WASHINGTON - Astronomers funded by NASA are monitoring the trajectory of an asteroid estimated to be 164-feet wide that is expected to cross Mars' orbital path early this year. Observations provided by the astronomers and analyzed by NASA's Near-Earth Object Office at the Jet Propulsion Laboratory in Pasadena, Calif., indicate the object may pass within 30,000 miles of Mars at about 6 a.m. EST on Jan. 30, 2008.
"Right now asteroid 2007 WD5 is about half-way between the Earth and Mars and closing the distance at a speed of about 27,900 miles per hour," said Don Yeomans, manager of the Near Earth Object Office at JPL. "Over the next three weeks, we hope to gather more information from observatories so we can further refine the asteroid's trajectory."
Asteroid 2007 WD5
NASA detects and tracks asteroids and comets passing close to Earth. The Near Earth Object Observation Program, commonly called "Spaceguard," plots the orbits of these objects to determine if any could be potentially hazardous to our planet.
Asteroid 2007 WD5 was first discovered on Nov. 20, 2007, by the NASA-funded Catalina Sky Survey and put on a "watch list" because its orbit passes near the Earth. Further observations from both the NASA-funded Spacewatch at Kitt Peak, Ariz., and the Magdalena Ridge Observatory in New Mexico gave scientists enough data to determine that the asteroid was not a danger to Earth, but could potentially impact Mars. This makes it a member of an interesting class of small objects that are both Near Earth Objects and “Mars crossers."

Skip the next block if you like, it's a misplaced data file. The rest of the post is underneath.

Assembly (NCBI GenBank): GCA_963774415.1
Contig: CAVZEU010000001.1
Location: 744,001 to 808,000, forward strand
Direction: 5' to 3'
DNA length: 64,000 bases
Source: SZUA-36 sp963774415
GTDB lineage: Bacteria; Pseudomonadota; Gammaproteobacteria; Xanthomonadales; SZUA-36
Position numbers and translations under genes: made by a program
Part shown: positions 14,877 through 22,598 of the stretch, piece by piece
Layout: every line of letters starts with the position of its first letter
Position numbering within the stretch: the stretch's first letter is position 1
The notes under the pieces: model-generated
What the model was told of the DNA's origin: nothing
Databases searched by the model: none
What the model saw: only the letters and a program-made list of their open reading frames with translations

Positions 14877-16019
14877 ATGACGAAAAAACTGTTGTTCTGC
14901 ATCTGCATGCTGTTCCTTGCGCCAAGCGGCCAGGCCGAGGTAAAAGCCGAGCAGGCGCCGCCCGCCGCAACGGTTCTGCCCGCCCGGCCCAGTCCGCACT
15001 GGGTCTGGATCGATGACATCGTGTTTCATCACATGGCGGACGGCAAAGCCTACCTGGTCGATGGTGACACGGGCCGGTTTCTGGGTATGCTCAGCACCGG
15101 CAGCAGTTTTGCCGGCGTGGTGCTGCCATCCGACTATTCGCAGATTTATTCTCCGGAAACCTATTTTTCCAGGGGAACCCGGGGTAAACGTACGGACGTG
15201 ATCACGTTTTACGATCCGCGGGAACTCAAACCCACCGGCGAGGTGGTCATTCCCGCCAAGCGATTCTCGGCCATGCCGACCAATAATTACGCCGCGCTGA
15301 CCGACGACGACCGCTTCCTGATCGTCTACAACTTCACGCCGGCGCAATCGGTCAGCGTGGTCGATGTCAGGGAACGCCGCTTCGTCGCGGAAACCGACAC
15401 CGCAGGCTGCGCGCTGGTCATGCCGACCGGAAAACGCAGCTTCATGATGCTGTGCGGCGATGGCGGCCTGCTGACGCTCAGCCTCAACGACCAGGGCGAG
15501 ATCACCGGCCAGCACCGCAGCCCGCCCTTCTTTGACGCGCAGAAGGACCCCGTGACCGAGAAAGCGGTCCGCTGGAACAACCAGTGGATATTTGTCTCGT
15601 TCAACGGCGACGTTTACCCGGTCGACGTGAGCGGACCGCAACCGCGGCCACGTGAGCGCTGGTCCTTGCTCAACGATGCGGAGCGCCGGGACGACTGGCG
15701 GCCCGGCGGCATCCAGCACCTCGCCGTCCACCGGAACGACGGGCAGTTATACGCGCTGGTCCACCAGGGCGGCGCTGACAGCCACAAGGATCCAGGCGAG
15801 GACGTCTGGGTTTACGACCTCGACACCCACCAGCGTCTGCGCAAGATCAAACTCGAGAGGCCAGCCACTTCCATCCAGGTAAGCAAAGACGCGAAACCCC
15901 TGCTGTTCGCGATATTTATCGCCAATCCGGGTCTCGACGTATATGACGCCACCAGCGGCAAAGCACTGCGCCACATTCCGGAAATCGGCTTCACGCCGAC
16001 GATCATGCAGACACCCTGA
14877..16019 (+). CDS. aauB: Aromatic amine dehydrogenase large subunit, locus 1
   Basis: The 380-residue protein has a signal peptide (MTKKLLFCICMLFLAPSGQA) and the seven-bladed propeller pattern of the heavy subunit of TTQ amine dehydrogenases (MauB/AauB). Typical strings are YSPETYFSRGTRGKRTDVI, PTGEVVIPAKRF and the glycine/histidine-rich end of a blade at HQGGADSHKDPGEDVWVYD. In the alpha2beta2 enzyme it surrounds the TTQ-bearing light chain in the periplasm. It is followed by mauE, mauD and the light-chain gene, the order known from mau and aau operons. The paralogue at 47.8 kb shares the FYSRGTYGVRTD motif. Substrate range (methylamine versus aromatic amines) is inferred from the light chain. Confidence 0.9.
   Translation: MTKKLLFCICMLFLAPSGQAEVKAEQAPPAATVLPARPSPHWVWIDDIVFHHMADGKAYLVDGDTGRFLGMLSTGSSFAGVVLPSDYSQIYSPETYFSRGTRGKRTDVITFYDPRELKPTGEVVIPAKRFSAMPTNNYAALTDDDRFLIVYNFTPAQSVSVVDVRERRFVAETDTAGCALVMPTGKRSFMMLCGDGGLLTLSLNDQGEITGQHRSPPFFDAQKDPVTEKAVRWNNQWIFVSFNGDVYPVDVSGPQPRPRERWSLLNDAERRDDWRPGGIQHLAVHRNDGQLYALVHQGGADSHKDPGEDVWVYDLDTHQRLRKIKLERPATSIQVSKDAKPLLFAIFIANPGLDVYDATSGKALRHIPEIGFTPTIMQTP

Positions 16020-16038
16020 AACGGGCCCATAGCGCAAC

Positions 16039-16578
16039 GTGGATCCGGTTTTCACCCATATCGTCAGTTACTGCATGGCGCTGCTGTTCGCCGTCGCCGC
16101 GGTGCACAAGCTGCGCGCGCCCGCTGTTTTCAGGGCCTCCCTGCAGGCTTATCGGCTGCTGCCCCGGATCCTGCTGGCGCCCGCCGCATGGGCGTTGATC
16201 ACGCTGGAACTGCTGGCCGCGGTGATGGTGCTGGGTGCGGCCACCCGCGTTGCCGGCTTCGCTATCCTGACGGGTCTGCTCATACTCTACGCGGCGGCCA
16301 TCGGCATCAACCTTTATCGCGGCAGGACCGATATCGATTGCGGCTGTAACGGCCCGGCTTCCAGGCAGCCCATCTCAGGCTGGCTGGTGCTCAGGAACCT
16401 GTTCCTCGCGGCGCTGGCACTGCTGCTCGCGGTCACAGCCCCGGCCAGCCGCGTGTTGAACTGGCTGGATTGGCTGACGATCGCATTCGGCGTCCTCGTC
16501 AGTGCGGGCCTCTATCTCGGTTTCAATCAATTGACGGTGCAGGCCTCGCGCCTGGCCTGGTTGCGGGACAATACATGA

Because of current uncertainties about the asteroid's exact orbit, there is a 1-in-75 chance of 2007 WD5 impacting Mars. If this unlikely event were to occur, it would be somewhere within a broad swath across the planet north of where the Opportunity rover is.
"We estimate such impacts occur on Mars every thousand years or so," said Steve Chesley, a scientist at JPL. "If 2007 WD5 were to thump Mars on Jan. 30, we calculate it would hit at about 30,000 miles per hour and might create a crater more than half-a-mile wide." The Mars Rover Opportunity is currently exploring a crater approximately this size.
Such a collision could release about three megatons of energy. Scientists believe an event of comparable magnitude occurred here on Earth in 1908 in Tunguska, Siberia, but no crater was created. The object was disintegrated by Earth’s thicker atmosphere before it hit the ground, although the air blast devastated a large area of unpopulated forest.